Wheelie Skills and More - Erik Kondo

Updated: Jan 11, 2019

A wheelie is maintained by balancing the wheelchair’s Center of Mass directly over the wheelchair’s rear axle.

Performing a wheelchair wheelie is mostly a nonconscious process executed by your cerebellum. Your cerebellum learns through experiencing physical actions and direct feedback. In order to most effectively teach your cerebellum, your prefrontal cortex needs to conceptually understand the wheelie learning process such that you can replicate the physical movements that will lead to cerebellum learning.

When you can’t perform a wheelie, you don’t know what it looks and feels like for your wheelchair to be balanced in a wheelie. You need to experience this position since getting into it is your goal. Once your prefrontal cortex knows what this position feels like, you can artificially replicate this position so that your cerebellum can get direct experience. Your cerebellum doesn’t care how you got into the balanced wheelie position, it just needs you in the wheelie position to start the ingraining process.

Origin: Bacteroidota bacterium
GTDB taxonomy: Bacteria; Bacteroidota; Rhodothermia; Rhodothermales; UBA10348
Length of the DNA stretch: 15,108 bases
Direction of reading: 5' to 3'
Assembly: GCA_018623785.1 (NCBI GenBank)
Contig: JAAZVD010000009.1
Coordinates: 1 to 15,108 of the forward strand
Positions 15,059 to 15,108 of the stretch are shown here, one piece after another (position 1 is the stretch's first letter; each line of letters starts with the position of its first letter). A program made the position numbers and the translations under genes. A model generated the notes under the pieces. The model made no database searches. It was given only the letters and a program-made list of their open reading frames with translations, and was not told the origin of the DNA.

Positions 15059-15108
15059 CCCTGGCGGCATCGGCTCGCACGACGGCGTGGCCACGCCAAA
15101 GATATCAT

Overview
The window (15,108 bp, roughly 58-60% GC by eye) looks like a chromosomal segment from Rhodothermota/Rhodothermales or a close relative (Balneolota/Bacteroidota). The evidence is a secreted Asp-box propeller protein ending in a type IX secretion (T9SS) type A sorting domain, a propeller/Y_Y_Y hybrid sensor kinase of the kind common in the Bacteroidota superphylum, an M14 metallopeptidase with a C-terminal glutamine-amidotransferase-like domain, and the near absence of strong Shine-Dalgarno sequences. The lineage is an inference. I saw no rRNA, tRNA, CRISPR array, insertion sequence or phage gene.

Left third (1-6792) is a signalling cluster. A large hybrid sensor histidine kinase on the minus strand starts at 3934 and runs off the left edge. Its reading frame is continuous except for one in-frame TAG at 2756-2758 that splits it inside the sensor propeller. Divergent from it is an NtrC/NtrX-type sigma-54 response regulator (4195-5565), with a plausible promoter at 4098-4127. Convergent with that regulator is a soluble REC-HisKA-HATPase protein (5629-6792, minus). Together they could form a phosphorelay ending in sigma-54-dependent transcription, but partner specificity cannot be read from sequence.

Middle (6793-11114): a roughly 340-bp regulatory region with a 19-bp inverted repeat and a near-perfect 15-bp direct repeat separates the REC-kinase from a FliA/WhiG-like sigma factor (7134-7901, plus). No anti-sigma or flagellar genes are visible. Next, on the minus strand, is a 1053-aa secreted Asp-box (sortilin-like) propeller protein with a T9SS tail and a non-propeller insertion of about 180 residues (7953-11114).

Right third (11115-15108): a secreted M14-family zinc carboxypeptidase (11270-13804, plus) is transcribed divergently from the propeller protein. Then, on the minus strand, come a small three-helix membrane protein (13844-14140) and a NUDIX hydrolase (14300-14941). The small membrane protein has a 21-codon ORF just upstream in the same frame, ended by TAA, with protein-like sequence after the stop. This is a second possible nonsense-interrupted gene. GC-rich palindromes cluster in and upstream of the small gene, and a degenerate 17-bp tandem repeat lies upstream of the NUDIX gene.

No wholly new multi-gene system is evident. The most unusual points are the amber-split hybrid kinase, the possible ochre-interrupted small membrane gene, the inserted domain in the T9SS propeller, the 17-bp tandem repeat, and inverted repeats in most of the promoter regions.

What you will Need

2 Bath Towels

1 Spotter (Friend or Family Member)

Your Phone Camera

Balancing Tips

​Falling Backwards = Move Wheels Backwards

Falling Forwards = Move Wheels Forwards


Fold your Towel 8 times


Fold your Towel 4 times


Fold your Towel 2 times

Progress Photos

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